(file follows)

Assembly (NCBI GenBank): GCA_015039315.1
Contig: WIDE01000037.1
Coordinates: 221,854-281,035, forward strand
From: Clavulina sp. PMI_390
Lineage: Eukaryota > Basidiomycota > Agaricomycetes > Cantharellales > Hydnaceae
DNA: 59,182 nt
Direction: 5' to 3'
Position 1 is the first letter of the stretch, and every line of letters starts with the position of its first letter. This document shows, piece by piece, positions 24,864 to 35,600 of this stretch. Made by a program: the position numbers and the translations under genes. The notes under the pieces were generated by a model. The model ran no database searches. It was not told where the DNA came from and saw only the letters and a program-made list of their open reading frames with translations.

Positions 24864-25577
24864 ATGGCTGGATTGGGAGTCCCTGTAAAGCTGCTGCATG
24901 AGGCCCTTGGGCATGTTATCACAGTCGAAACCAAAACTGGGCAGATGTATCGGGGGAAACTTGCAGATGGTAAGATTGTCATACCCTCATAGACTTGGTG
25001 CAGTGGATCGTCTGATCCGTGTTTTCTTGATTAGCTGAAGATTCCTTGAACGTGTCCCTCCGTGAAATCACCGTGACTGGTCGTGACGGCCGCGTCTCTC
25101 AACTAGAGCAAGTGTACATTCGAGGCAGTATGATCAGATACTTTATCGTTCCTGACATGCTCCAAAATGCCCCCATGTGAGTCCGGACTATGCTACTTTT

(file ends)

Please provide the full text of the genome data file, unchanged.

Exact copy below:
Assembly (NCBI GenBank): GCA_015039315.1
Contig: WIDE01000037.1
Coordinates: 221,854-281,035, forward strand
From: Clavulina sp. PMI_390
Lineage: Eukaryota > Basidiomycota > Agaricomycetes > Cantharellales > Hydnaceae
DNA: 59,182 nt
Direction: 5' to 3'
Position 1 is the first letter of the stretch, and every line of letters starts with the position of its first letter. This document shows, piece by piece, positions 24,864 to 35,600 of this stretch. Made by a program: the position numbers and the translations under genes. The notes under the pieces were generated by a model. The model ran no database searches. It was not told where the DNA came from and saw only the letters and a program-made list of their open reading frames with translations.

Positions 24864-25577
24864 ATGGCTGGATTGGGAGTCCCTGTAAAGCTGCTGCATG
24901 AGGCCCTTGGGCATGTTATCACAGTCGAAACCAAAACTGGGCAGATGTATCGGGGGAAACTTGCAGATGGTAAGATTGTCATACCCTCATAGACTTGGTG
25001 CAGTGGATCGTCTGATCCGTGTTTTCTTGATTAGCTGAAGATTCCTTGAACGTGTCCCTCCGTGAAATCACCGTGACTGGTCGTGACGGCCGCGTCTCTC
25101 AACTAGAGCAAGTGTACATTCGAGGCAGTATGATCAGATACTTTATCGTTCCTGACATGCTCCAAAATGCCCCCATGTGAGTCCGGACTATGCTACTTTT